If we think of hoplites or Hellenistic soldiers, we usually imagine splendid armour, famous battles and great strategists. But there topics that are rarely recovered from the mists of history which are of of great importance for the reenactor. One of these aspects may have be one that might have troubled soldiers throughout history: Provisions.
The hoplite armies of the classical era are far from those modern armies where a soldier is able to draw rations from a field kitchen. The same must be assumed for the already professional soldiers of Alexander the Great and his successors. We have to consider the soldiers diet of these times as highly similar to the diet of civilians. But let us begin by taking a closer look at the basic things.
The menu of the ancient Greeks contained far less ingredients than we would find in modern Greek cuisine. The majority of ingredients used by modern Greek chefs arrived much later in the Mediterranean (e.g. tomatoes, potatoes, citrus fruits etc.). Additions to the indigenous range of food start to pour in during the age of Hellenism but it will take until Roman times to ultimately establish them.
The dietary basics are provided by various cereals, most prominently barley (krithé), emmer (zeiai) and einkorn (típhe) (A Dalby, 1998; Sekunda, 2002) In addition legumes like e.g. lentils (phakós), peas (písos) and chickpeas (erébinthos) have been frequently part of Greek dishes (A Dalby, 1998). The benefits of these food types are obvious: they are cheap, can be stored when dried over a long period of time and can be easily processed. While the various cereals have been used for producing bread, groats and cakes, the legumes have been popular for the preparation of soups or stews (Dalby, 1998; Lee, 2007; Sekunda, 2002).Especially stews containing legumes appear to have been consumed frequently by the common Greek citizens (A Dalby, 1998). Rich nobleman and aristocrats however have not been overly fond of these dishes. In contrast, products made of cereals are considered regular food regardless of class and personal wealth.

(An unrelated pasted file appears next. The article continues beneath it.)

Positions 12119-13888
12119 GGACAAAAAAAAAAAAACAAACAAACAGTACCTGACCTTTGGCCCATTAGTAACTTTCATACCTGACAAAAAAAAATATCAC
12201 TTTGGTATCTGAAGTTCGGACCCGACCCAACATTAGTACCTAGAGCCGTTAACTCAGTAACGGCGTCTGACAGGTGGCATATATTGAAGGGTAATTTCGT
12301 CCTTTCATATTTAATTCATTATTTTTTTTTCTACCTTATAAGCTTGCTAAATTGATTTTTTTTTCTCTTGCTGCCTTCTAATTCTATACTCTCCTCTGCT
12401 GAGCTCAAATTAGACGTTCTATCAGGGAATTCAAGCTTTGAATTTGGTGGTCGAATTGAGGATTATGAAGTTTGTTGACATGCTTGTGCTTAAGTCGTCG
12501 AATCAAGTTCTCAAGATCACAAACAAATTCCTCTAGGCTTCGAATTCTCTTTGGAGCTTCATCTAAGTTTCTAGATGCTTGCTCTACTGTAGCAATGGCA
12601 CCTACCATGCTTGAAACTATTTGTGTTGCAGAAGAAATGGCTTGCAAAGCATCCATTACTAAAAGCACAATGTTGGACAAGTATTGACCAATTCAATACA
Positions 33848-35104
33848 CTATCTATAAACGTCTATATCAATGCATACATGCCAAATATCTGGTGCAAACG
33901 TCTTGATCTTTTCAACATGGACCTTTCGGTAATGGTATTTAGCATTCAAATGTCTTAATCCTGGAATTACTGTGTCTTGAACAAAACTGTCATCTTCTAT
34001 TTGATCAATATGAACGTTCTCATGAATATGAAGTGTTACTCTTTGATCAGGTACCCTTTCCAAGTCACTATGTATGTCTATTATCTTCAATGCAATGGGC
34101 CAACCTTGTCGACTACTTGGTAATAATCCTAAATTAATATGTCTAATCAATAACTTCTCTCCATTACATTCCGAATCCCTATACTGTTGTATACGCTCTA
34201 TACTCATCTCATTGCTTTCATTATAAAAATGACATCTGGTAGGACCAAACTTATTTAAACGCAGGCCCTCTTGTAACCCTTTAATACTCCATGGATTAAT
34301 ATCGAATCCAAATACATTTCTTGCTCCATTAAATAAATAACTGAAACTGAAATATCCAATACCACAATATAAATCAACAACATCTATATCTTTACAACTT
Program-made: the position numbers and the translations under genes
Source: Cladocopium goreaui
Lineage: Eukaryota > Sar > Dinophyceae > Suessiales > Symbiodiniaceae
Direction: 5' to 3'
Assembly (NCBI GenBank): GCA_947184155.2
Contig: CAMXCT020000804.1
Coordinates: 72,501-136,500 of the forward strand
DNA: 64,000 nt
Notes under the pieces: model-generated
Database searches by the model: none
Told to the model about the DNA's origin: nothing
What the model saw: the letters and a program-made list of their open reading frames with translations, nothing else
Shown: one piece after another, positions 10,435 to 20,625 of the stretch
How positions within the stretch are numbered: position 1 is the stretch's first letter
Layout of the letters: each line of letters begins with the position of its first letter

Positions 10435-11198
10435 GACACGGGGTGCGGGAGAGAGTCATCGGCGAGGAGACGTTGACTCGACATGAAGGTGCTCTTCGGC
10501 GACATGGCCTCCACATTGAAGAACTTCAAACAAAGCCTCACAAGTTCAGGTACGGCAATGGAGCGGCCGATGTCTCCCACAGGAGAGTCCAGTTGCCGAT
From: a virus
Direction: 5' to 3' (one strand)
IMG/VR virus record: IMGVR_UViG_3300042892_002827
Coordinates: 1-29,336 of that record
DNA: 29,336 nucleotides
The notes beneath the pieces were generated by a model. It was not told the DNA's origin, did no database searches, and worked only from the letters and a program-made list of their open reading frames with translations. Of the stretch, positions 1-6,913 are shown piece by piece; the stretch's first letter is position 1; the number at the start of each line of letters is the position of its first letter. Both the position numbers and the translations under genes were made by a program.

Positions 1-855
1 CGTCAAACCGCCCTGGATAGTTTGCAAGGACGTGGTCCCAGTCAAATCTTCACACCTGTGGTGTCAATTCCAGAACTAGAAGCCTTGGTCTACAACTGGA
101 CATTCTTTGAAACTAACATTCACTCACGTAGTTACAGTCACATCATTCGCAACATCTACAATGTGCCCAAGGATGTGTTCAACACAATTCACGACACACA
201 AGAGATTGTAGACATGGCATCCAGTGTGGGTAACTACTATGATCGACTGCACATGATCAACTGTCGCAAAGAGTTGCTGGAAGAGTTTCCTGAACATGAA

Therefore we can assume that soldiers may have also depended on these basic ingredients. Of course social status and wealth would have made a difference just as in civilian life.
Cereals and legumes are ideally suited for the soldiers diet in the field. But let alone they make a poor, uninteresting meal. As it has been practised throughout history, the Greek soldier could improve his daily meals by buying at local markets, requisition in the field or simple pillage. Especially in terms of trade, wealth could make the difference between a simple meal and a delicacy.
But what additions would have been usual for a Greek soldier? Lets take a look into Xenophons Anabasis, in the seventh book, first chapter, part 37 he wrote:
“The following day Koiratadas appeared with animals for offerings and a seer, carrying barley flour with them, twenty with wine, three with a load of olives, one with a large amount of garlic, as much as he was able to carry, and finally one with a huge amount of onions.” (Vretska, 1999)
Xenophon included the most frequently used ingredients for a regular meal while describing a scene at the gates of Byzantium. He mentions barley flour as well as wine, not only for drinking but also in use to add flavour to dishes (Dalby, 1998). He also noted olives, garlic and onions, three fundamental items in the inventory of the Mediterranean cuisine.
All mentioned products are typical for the Mediterranean and are known throughout classical and Hellenistic times (A Dalby, 1998; Andrew Dalby & Granger, 1996; Andrew Dalby, 2003; Lee, 2007; Schneider, 1975; Sekunda, 2002). There is one principal ingredient which is not mentioned by Xenophon in this part: cheese.
Cheese (tyrós) seems to have been a fundamental part of the ancient Greek diet and may have been as important as all the other mentioned food types (A Dalby, 1998; Andrew Dalby & Granger, 1996; Sekunda, 2002). It was eaten pure or as an addition to groats or gravies. The milk of Sheep or Goats, more often then that of cows was used in the production of cheese (A Dalby, 1998). Cheese was most likely a common product of ancient Greek agriculture. Therefore we can assume that soldiers had many occasions to enhance their daily meal with cheese.
- Dalby, A. (1998). Essen und Trinken im alten Griechenland: von Homer bis zur byzantinischen Zeit
- Dalby, A. (2003). Food in the Ancient World from A to Z
- Dalby, A., & Granger, S. (1996). Küchengeheimnisse der Antike (p. 144). Flechsig Verlag
- Lee, J. W. I. (2007). A GREEK ARMY ON THE MARCH (Cambridge ., p. 323). Cambridge, New York, Melbourne, Madrid, Cape Town, Singapore, Sao Paolo, Delhi, Dubai, Tokyo.
- Schneider, C. (1975). Die Welt des Hellenismus: Lebensformen in der spätgriechischen Antike (p. 366). Beck
- Sekunda, N. (2002). Greek military cuisine
- Vretska, H. (1999). Xenophon: Des Kyros Anabasis (p. 284). Stuttgart: Philipp Reclam jun.